Yankees Turmoil: Joe Girardi Faces Tall Order in New York

Tim MorleyCorrespondent IOctober 30, 2007

http://newsimg.bbc.co.uk/media/images/40928000/jpg/_40928196_joe203.jpgToday was the first day of a new era in Yankees baseball.

Out is Joe Torre, one of the most beloved and successful managers in Yankees history.

In is Joe Girardi, a main component of the Yankees dynasty in the late 1990s and Manager of the Year for the Florida Marlins in 2006.

Girardi beat out former Yankee captain Don Mattingly for the job this week. Now he inherits the most prestigious position in Major League Baseball—and a truckload of problems.

The day before Girardi accepted the position, Alex Rodriguez announced that he would opt out of the remaining years of his contract with the Yankees.

Yesterday, two of the last holdovers from the Yankees' latest dynasty—Jorge Posada and Mariano Rivera—announced they would file for free agency.

While the Yankees' management will most likely offer both of them whatever they want to stay in the Bronx, the Bombers still might lose two of their best players.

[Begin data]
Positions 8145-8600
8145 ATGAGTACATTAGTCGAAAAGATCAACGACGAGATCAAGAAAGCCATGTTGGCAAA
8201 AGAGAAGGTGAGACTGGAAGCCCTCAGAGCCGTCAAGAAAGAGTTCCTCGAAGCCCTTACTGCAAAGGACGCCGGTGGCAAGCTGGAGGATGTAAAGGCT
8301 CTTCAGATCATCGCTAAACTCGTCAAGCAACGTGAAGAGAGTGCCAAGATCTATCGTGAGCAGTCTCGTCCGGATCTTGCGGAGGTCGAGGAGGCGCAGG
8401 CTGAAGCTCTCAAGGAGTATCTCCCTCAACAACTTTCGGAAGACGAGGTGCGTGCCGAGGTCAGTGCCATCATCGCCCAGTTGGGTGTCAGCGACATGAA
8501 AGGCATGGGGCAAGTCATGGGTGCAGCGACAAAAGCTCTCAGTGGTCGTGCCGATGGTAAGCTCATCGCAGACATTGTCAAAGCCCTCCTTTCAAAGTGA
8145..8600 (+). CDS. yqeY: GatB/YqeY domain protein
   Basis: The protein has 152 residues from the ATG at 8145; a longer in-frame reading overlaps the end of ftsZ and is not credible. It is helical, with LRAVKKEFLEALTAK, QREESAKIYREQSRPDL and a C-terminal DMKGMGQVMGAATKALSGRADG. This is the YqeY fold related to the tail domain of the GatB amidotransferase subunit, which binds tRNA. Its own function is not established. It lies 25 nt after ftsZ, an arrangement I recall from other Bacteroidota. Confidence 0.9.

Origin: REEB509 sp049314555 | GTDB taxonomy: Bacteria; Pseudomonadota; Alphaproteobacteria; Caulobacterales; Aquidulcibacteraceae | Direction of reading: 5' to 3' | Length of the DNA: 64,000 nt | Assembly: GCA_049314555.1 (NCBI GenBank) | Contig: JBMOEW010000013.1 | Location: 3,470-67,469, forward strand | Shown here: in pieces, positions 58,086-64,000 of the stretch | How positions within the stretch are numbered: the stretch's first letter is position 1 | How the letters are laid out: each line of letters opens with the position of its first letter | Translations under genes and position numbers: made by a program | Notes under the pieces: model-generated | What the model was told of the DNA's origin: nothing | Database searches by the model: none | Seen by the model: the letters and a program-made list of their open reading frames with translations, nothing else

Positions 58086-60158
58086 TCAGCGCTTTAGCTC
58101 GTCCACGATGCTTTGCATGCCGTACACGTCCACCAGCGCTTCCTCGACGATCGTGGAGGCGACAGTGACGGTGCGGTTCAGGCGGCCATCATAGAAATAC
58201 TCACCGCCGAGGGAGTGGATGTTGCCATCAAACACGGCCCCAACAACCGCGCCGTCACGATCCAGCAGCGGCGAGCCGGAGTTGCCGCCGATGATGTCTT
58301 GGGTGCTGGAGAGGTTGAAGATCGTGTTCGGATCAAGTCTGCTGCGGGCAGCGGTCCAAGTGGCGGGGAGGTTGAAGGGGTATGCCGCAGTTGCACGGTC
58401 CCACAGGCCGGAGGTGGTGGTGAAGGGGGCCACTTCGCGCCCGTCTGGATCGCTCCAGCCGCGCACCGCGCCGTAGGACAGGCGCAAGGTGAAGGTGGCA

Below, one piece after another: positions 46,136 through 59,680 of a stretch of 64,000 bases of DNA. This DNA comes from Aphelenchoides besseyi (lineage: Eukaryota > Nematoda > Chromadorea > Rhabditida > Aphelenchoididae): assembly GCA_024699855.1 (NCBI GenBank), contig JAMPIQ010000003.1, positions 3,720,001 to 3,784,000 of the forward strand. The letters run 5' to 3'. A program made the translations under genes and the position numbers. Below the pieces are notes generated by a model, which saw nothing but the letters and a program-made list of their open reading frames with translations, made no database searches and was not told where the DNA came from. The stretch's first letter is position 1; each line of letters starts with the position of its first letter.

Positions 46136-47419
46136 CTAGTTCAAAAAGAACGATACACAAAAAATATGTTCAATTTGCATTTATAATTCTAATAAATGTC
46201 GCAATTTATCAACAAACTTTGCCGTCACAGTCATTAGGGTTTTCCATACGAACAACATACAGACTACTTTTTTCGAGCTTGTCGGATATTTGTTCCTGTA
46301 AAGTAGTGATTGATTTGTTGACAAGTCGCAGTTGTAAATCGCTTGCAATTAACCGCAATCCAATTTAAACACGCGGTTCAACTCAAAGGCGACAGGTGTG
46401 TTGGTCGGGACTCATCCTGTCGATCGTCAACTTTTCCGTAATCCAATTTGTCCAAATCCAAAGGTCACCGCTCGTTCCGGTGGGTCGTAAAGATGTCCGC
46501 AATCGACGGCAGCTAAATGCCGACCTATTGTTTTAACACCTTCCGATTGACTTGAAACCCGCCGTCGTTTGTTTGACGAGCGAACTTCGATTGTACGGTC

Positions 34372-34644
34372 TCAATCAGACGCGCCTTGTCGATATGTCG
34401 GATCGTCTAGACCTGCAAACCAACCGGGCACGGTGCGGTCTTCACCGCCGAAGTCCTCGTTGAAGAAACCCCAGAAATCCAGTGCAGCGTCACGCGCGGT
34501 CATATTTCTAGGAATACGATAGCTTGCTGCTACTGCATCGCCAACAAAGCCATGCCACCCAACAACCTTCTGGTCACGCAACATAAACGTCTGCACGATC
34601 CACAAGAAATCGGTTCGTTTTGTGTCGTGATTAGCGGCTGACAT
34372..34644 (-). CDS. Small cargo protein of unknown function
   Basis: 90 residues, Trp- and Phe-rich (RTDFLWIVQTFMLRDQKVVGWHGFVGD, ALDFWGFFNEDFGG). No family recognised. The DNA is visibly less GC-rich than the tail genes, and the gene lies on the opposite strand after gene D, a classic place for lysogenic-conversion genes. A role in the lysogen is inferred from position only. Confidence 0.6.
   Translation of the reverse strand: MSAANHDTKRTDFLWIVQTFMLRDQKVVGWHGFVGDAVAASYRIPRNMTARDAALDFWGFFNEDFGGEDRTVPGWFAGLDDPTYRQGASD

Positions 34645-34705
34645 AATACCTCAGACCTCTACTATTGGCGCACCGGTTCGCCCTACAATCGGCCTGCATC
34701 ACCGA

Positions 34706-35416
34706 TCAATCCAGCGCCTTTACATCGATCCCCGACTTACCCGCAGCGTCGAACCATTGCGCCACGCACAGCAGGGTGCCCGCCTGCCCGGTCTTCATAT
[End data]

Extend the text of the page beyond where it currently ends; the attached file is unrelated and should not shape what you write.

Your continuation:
Andy Pettitte and Bobby Abreu, two veterans who are integral parts of the Yankee roster, both have options for 2008. While Abreu's option is controlled by the Yankees, it's worth $16 million—which may be too much to keep Abreu for another year.

Pettitte's option, on the other hand, is controlled entirely by him. The lefty has a close relationship with both Roger Clemens and Joe Torre. If both are gone, there may not be anything holding Pettitte in New York.Icon

Consider this:

As of this moment, the New York Yankees' opening day lineup is up in the air.

They are already without a third baseman, a position that yielded 54 home runs and 154 RBI in 2007.

They may be without a catcher, with no replacement in line. Posada finished with one of the top five averages in the league (.338) and 90 RBI. 

The Yankee bullpen was already in trouble. Now they may be without their one mainstay for the last 13 years—Rivera.

They may also be without Abreu, who had an off year but still managed to knock in over 100 runs.

In other words:

The Yankees stand to lose upwards of 350 RBI, 80 home runs, 15 wins, and 30 saves.

This is the worst-case scenario—but given the way the offseason is going, nothing is out of the question.

Read more articles on the state of the Yankees at www.nyypride.com